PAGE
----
Lazy gardener, lazy plant

Perhaps "lazy" isn't the right word -- "forgetful" may be more appropriate -- but it's time again for my annual "hey, where did I end up putting those Amaryllis bulbs?" query. You're familiar with Amaryllis, right? Their blooms at Christmas are common in many holiday homes -- but not mine.

In order to get them to bloom they need a dormancy period of at least a month (maybe more), and then a few weeks at least before the flower stalk emerges. Timing it so the big, bold blooms appear at the end of December is not something that I've ever been able to manage.


With me the cycle goes:

  1. Discover potted Amaryllis plants when I'm getting everything ready for the upcoming first freeze, usually late October or early November.
  2. Put Amaryllis pots into a dark corner of the garage.
  3. Forget about them.
  4. Happen upon them at some time during the winter. After the foliage dries up these little pots get much easier to miss. It doesn't help that my garage is a complete mess right now, with stacks and stacks of pots of all sizes in one corner. That's where I put the bulbs this year for some reason.
  5. Bring pots indoors under lights, and water thoroughly.
  6. Leaves quickly grow, then blooms follow after a month or so -- I never track this carefully.
  7. Enjoy blooms!
  8. Once it warms up, put pots somewhere out of the way in the garden and forget about them for the summer.
  9. Goto step 1.
So I guess I am a bit lazy when it comes to this plant. 

But the plant itself is pretty lazy, or at least one of the two is:

I mean, look at this: a solitary bulb, just going through its bloom cycle every year, doing the absolute minimum of what is expected of it.

The other one though, it's a real go-getter!

It has produced another new offset, making things a bit cramped in the pot.

The older offset is at least two years old now. I wonder when it will start to bloom?

The childless bulb is already showing a bloom, just poking out from within the papery folds:

By the way, I love the papery folds:

Some interesting facts about these particular plants of mine:
  1. I've had them for about 10 years.
  2. They were purchased on clearance after Christmas for 50 cents each.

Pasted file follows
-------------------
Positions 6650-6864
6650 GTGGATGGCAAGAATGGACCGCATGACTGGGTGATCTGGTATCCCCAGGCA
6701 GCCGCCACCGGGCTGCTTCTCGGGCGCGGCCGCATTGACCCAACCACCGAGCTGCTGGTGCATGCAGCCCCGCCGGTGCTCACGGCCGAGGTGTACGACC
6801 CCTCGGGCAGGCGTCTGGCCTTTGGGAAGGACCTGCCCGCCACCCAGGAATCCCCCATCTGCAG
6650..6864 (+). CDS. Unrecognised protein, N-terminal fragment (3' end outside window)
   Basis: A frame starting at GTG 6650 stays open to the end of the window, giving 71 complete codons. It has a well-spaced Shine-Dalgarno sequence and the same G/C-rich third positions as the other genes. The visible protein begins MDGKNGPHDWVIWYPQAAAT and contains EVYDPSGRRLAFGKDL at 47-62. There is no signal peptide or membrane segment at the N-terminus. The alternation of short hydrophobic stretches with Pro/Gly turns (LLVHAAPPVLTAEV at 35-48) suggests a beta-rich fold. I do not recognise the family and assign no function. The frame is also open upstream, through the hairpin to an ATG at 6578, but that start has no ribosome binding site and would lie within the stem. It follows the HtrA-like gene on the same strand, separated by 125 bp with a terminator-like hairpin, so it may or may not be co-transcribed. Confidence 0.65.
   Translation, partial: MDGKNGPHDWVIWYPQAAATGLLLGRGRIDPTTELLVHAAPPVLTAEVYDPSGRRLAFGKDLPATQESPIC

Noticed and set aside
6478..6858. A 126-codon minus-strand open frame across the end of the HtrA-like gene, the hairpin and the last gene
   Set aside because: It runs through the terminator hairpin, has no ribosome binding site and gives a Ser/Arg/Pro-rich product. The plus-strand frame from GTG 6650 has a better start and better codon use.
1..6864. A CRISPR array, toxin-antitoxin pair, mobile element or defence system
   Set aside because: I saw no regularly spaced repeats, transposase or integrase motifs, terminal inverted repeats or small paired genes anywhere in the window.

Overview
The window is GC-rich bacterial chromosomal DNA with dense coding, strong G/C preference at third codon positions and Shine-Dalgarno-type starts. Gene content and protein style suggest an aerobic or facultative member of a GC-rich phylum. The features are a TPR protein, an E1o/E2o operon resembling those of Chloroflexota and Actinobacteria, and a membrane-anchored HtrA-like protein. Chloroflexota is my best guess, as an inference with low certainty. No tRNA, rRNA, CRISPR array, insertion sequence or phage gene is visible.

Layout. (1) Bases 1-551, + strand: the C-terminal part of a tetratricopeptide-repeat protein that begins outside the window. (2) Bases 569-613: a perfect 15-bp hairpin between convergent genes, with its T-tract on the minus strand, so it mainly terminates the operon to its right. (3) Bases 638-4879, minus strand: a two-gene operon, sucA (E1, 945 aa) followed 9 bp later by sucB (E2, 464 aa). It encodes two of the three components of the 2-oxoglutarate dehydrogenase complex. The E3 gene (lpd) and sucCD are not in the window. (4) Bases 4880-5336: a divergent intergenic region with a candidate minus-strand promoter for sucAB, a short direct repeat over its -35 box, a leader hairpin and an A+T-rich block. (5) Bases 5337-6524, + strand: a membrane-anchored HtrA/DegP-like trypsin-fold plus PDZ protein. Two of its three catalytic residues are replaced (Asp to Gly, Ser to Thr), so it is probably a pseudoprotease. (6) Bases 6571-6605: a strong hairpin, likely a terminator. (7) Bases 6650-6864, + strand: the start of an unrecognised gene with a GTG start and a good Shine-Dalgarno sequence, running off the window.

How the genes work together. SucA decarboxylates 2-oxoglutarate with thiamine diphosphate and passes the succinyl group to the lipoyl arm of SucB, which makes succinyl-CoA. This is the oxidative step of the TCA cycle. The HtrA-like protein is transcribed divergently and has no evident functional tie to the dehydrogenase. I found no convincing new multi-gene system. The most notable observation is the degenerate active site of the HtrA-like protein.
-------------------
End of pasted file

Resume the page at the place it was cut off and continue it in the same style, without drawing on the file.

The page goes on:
3. They have never been repotted.
  4. They were planted in straight peat moss -- what they came with (each one had a little plastic pot and a bag of "potting mix")
  5. They've reliably flowered each year.
One of my best plant bargains ever!

Especially because I can be so lazy with them and they still deliver. I wish all my plants were so accommodating!


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Anonymous –   – (January 27, 2015 at 12:14 PM)  

how cold does it get in your garage over that time period? Ive read they should be around 50F in their dormancy but our garage gets below freezing. I put it in the basement but apparently never gets cold enough to trigger a bloom.

Alan  – (January 27, 2015 at 1:37 PM)  

The garage gets into the 40's F. I've never measured it below 40F, but certainly below 50F. Sounds like you might want to think about keeping yours in the refrigerator?

Mark and Gaz  – (January 27, 2015 at 2:04 PM)  

Virtually undemanding, cool, and at ten years too! Never mind it doesn't flower at Christmas time, it's great enough that it does at another time reliably :)

Kimberley at Cosmos and Cleome  – (January 27, 2015 at 7:24 PM)  

I treat mine very similarly, except I do take the extra step of unpotting them in the fall and storing the bulbs in paper bags. Then I have to go through the motions of re-potting them in early to mid-winter. Just yesterday I potted up the final four of my bulbs. I'll have to try just leaving them in their pots next year to save myself some work! I hope you'll post pictures of them blooming soon!

outlawgardener  – (January 28, 2015 at 12:51 AM)  

Amazing! Do you feed them heavily during their growing period? Great bargains indeed!

Alan  – (January 28, 2015 at 7:59 AM)  

Kimberly: a few years back somebody commented that Amaryllis don't like to be repotted and prefer being a bit cramped. I took it as law because it meant less work. :)

Peter: They get some miracle-gro once in a while when I remember, but they get a fair amount of neglect. Sometimes get really dry, at other times they sit in water for a week -- It surprises me every year when they not only survive but wake up and bloom.

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